With one night in charge of the Senate, the Republicans cut education even more than Democrats want. Oregon diverts road money to basic services. Dennis Kucinich: Here are more reasons to stay the heck out of Washington state.
Politicians, like parents, often backslide, tumbling headlong into the hypocrisy snare. With lawmakers, a "do as I say, not as I do" mindset can muddle and backfire. Consider Washington state Republicans, many of whom have long talked about advancing K-12 and higher education.
"It's a disgrace that my generation and the one before mine reaped the benefits of amply funded schools and colleges, and then said 'thanks!' by allowing the entire system to wither," the Seattle Times' Danny Westneat writes. "But local Republicans have sung this new song of theirs from the political wilds. What would they actually do if they ever found themselves in charge?"
After last Friday's state Senate coup d'etat, Republicans have demonstrated what they'd do. It ain't pretty, and it includes lopping another $39 million from an already starved higher-ed system. In addition, Westneat notes, "Their budget spends $88 million less on K-12 schools, including eliminating $28 million for smaller class sizes in high-poverty elementary schools and a big cut to the popular Running Start college-prep program." It seems the only thing worse for education than the Democrats' budget is its Republican alternative.
The budget impasse will ensure a special session. As the Oympian's Brad Shannon notes, "hope is fading — barring some midnight breakthrough — that a deal can be struck in time to avoid going past Thursday's scheduled end of the regular session." Hope is fading? In Olympia, there are not enough Norse pessimists, steeped in the dark corners of human nature. It's an election year and the budget differences are too extreme. Believers in a postive outcome must be the spiritual progeny of the Northwest's Utopian tradition (see Charles LeWarne's excellent Utopias on Puget Sound.) So abandon all hope, ye who made post-session vacation plans.
Oregon has been hit even harder by a contracting state budget and an anemic economy. Before adjourning this week, the Oregon Legislature went out of its way to aid ailing timber communities that have lost the federal payouts they had grown to depend on. Extra latitude to use road funds to underwrite core services may be a stopgap (and would not be popular in Washington) but it seems a necessary salve.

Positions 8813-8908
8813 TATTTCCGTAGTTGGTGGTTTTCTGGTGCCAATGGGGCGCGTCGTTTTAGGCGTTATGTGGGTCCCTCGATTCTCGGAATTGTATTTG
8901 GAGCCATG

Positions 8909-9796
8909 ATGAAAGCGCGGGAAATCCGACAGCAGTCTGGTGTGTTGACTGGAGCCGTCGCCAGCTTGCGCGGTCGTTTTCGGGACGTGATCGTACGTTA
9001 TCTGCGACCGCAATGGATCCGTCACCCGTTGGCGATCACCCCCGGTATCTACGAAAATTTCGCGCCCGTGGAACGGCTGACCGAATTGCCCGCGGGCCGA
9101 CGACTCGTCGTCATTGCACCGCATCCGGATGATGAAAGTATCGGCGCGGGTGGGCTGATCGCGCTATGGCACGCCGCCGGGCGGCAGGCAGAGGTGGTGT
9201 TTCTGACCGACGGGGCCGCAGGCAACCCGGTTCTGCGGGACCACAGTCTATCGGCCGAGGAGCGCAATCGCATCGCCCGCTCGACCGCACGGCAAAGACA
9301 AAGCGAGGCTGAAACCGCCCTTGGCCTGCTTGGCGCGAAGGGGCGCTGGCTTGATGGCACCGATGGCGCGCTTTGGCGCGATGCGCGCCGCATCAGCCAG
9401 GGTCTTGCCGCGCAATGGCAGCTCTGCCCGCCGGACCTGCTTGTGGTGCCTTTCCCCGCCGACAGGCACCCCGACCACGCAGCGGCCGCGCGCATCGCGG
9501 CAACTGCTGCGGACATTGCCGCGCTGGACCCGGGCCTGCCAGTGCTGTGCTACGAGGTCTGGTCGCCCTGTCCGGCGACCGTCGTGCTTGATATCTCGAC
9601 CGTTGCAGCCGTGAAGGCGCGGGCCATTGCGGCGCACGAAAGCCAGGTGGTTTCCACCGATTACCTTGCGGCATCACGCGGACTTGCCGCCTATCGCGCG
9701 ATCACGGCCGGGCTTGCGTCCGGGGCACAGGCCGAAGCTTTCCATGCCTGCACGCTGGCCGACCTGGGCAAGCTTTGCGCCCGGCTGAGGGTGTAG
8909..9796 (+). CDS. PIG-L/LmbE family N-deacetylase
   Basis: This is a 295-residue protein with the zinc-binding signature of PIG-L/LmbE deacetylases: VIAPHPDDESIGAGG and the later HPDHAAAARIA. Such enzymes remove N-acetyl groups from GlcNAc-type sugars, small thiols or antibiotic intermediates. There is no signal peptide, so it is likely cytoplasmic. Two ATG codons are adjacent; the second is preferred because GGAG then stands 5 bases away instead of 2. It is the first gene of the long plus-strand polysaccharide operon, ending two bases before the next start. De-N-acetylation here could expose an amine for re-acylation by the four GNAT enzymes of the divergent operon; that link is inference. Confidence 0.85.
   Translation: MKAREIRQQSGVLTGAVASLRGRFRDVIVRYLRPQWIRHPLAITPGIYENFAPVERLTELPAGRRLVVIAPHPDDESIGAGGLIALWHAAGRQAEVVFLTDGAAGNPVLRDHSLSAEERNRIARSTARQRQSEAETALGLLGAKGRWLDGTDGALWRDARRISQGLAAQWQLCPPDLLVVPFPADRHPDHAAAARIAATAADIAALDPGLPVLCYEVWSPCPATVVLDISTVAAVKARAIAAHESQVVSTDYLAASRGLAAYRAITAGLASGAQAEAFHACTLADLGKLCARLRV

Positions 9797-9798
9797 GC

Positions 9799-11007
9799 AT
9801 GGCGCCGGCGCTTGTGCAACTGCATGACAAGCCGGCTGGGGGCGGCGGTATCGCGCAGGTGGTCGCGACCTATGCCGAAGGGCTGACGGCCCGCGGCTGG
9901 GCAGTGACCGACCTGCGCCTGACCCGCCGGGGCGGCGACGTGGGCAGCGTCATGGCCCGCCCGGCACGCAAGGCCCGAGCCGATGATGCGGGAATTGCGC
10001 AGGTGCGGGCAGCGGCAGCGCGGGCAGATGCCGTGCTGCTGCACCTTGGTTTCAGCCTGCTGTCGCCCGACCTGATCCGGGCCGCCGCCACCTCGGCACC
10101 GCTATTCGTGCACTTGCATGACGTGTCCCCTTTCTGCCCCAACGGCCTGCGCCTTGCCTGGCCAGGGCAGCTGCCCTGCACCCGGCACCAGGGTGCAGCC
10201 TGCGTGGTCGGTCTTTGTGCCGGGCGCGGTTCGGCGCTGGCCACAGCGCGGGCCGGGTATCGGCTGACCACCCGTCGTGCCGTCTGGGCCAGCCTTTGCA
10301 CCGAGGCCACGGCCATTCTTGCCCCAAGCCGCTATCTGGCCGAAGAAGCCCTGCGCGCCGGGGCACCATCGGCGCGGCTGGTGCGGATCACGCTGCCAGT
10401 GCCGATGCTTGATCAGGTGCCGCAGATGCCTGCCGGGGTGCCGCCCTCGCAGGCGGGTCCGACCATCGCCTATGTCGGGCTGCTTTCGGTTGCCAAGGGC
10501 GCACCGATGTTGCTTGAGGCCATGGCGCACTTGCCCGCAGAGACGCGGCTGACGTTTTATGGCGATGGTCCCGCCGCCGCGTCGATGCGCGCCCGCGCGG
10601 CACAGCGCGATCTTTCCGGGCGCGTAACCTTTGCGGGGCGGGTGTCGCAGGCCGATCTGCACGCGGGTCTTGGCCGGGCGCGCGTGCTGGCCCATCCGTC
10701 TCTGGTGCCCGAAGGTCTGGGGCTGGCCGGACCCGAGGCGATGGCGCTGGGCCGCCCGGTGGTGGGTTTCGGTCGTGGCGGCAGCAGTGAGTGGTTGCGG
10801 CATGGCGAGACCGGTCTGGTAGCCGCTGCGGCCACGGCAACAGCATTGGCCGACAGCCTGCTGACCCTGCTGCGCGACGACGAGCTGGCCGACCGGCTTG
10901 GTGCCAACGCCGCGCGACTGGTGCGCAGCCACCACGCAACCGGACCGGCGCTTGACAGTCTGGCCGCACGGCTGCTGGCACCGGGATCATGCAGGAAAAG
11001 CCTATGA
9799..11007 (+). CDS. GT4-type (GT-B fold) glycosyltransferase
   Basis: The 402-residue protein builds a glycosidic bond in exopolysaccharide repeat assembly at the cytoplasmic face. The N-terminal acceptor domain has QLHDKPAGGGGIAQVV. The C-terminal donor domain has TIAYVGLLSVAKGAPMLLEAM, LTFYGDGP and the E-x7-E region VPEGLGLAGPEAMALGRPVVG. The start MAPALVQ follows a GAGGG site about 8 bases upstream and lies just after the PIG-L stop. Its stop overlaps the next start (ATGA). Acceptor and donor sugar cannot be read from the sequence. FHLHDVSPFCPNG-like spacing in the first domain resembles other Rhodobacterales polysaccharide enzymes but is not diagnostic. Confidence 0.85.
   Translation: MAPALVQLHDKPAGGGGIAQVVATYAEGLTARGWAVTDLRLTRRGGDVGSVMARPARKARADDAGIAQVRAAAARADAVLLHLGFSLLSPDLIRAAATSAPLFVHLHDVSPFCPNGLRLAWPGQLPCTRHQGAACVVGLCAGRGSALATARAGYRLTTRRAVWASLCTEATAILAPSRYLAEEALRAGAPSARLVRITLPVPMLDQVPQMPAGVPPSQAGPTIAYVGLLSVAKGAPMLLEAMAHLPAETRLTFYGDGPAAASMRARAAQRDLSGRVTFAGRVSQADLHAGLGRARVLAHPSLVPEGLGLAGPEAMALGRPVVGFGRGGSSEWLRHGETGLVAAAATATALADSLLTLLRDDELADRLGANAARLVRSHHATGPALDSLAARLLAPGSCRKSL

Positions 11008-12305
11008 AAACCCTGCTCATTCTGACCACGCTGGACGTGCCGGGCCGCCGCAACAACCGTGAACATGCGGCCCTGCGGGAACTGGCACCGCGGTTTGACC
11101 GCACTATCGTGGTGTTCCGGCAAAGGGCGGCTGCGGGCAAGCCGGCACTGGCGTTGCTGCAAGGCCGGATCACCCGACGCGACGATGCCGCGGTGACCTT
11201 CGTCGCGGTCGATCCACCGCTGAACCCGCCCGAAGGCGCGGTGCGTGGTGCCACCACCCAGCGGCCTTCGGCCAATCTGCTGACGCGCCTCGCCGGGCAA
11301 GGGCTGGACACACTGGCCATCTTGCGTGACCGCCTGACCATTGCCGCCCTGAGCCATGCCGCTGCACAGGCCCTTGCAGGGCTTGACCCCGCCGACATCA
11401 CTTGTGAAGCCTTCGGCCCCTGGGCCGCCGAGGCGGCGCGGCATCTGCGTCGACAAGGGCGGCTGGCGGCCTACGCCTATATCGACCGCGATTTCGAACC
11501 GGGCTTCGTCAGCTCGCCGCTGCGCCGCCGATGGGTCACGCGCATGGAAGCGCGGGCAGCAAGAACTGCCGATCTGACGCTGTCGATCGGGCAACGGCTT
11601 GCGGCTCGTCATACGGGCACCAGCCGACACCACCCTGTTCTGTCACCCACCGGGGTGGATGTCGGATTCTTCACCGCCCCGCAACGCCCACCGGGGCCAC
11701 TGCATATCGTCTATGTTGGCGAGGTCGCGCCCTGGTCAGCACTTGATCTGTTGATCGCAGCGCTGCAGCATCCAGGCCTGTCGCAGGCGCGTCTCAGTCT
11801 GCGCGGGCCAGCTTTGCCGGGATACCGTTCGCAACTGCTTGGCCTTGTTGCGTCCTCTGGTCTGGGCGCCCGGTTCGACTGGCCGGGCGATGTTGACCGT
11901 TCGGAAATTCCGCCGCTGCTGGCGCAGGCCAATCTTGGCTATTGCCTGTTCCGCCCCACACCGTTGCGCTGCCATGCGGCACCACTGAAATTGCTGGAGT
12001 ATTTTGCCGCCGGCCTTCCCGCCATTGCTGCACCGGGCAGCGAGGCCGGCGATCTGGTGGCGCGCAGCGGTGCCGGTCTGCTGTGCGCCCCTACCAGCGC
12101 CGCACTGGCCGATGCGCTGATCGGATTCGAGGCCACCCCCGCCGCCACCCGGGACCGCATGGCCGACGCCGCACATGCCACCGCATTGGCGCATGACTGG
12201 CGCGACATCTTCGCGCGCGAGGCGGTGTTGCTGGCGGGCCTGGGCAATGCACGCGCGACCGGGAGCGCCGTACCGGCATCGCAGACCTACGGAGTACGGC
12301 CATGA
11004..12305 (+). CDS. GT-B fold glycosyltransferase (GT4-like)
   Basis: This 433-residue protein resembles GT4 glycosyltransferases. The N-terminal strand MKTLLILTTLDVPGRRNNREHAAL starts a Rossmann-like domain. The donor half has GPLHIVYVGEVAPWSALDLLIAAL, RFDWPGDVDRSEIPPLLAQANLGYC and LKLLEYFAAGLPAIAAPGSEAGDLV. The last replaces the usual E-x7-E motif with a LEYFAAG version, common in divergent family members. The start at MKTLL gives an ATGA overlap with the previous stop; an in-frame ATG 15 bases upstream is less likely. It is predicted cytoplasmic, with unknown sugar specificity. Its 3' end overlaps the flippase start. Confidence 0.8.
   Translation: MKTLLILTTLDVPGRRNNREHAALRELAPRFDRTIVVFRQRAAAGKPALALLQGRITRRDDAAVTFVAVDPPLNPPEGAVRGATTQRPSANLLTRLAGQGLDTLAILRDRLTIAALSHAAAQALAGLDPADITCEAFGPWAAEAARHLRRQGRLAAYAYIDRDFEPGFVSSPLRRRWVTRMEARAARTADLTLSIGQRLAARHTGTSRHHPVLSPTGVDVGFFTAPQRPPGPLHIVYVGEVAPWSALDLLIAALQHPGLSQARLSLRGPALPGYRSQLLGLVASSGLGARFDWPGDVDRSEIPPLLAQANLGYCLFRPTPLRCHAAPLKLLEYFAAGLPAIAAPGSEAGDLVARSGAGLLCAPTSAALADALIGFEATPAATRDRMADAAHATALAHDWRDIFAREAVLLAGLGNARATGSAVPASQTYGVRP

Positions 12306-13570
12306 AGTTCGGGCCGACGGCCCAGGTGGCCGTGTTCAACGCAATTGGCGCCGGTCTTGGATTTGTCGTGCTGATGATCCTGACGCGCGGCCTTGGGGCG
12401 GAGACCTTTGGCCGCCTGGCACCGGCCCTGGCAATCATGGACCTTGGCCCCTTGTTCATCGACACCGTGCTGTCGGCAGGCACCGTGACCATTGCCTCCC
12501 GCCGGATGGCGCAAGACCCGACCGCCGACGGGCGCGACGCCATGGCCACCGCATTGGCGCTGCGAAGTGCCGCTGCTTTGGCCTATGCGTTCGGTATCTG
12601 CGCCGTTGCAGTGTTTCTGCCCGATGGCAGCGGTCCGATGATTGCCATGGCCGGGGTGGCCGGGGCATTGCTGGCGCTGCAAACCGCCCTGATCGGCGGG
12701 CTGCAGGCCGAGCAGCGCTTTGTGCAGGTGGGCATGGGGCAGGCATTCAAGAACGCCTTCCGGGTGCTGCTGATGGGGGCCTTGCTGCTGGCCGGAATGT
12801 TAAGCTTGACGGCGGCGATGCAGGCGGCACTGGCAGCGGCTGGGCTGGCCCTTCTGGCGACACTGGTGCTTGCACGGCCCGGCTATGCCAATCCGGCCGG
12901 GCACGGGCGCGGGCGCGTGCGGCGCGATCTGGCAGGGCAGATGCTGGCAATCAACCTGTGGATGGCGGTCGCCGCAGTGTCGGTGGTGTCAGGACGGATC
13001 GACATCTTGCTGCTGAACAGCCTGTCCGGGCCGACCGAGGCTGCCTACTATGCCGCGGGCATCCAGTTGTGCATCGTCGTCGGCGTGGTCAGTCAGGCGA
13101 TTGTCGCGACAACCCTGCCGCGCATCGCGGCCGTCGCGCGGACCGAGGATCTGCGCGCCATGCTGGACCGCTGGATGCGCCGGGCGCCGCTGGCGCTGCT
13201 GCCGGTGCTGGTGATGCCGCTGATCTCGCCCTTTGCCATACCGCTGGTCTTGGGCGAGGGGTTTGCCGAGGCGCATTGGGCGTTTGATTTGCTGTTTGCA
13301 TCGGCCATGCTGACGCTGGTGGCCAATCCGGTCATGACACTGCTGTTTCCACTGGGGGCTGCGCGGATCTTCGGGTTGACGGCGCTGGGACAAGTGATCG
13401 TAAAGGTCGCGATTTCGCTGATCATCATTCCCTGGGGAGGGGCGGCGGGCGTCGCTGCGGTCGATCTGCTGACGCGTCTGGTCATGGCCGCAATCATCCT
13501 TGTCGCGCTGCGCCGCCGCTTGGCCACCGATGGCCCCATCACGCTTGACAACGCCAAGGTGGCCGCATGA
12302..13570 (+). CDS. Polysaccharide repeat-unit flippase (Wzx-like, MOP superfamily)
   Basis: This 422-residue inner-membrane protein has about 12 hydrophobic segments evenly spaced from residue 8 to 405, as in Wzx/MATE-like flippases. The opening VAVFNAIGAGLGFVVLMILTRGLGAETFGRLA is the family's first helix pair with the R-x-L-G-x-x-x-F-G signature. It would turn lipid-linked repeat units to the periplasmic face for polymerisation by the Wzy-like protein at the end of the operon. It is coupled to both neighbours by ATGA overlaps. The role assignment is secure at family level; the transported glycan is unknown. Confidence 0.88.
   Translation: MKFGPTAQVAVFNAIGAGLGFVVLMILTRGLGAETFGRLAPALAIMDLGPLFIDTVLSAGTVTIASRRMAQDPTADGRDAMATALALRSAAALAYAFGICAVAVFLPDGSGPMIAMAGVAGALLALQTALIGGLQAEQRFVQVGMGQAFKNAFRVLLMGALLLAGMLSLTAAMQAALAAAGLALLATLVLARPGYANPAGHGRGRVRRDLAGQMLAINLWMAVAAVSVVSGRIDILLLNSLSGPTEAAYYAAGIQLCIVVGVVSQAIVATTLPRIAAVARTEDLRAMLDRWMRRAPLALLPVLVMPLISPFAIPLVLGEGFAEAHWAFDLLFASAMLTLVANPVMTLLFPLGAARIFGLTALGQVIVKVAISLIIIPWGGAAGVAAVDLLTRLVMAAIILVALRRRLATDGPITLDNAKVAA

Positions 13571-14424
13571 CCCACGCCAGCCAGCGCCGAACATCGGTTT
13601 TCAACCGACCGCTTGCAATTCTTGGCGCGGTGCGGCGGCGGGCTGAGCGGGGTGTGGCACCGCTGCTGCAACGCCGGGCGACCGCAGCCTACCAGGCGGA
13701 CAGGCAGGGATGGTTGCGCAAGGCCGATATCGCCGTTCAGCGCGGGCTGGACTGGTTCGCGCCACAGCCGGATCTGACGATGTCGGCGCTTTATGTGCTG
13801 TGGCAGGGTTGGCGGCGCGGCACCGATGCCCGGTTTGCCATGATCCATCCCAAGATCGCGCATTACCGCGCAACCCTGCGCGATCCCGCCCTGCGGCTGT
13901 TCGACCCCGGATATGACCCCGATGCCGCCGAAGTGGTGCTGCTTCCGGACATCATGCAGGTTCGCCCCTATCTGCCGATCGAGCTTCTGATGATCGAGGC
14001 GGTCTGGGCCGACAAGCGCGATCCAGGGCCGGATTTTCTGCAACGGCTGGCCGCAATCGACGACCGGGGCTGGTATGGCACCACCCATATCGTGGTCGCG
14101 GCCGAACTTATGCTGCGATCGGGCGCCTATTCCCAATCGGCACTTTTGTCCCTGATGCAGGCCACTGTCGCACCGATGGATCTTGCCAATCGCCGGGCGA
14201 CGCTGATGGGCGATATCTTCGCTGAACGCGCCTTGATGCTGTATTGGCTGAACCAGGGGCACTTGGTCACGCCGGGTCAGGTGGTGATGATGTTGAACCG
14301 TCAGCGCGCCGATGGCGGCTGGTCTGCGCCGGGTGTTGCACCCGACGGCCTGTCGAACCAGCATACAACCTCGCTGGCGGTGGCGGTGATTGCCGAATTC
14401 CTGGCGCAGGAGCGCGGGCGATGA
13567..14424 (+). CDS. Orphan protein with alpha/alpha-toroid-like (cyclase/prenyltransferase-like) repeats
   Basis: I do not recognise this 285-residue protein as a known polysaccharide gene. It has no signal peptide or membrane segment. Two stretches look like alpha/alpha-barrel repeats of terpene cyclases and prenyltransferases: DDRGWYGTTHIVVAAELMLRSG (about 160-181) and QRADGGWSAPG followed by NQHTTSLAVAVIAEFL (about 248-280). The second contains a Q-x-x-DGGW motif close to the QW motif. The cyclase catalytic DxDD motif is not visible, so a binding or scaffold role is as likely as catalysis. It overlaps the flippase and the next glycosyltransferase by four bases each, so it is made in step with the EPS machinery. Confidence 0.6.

"House Bill 4175, approved Monday, allows counties to tap road fund money to pay for sheriff's patrols. Passage was crucial to counties that have lost millions with the end of federal forest payments and are struggling to provide basic services," the Oregonian's Eric Mortenson writes. "At the same time, many of those counties have large road fund reserves that came from the same source — a share of federal timber harvest revenue — that by law couldn't be used for anything but roads."
Washingtonians will miss Norm Dicks more than we realize. The congressman not only strong-arms for his district, but also for the state. It's a lasting and very tangible legacy that, when added all up, will be nearly impossible to emulate.
"He is termed the third senator from Washington for good reason. Tri-Cities leaders know him as a supporter of Hanford cleanup. Everett loves him for his work on the Navy homeport. Seattle politicians give him credit for his work on the bus tunnel and Sound Transit. Environmentalists credit him for funding for parks, wilderness and remediation," the News Tribune's Peter Callaghan writes. "But Dicks has paid just as much attention to the needs of his district. At the first planning session for any project, any program, any idea — Tacoma’s Union Station, the Puyallup tribal land claims settlement, the Bremerton waterfront project — one of the first decisions is who will talk to Dicks to get his support."
Lastly, Dennis Kucinich, who lost in Tuesday's Democratic primary in Ohio, may be tempted to venture West and run for Congress here. Thankfully, the writers at The New Republic have compiled a compedium of flaws, "A Preemptive Eulogy for the Ludicrous Dennis Kucinich," that will either discourage his move or provide ammunition to his opponents. Here's just one example: "Kucinich raised the ire of Republicans, Democrats, and anyone who opposes brutal dictators when he flew to Syria last summer to meet with Bashar al-Assad. Syria’s state media duly quoted Kucinich saying 'President al-Assad is highly loved and appreciated by the Syrians.' "
The Olympian, "Can you spell special session?"
The News Tribune, "Peter Callaghan: Norm Dicks, a man of the House and his state"
The New Republic, "A preemptive eulogy for the ludicrous Dennis Kucinich"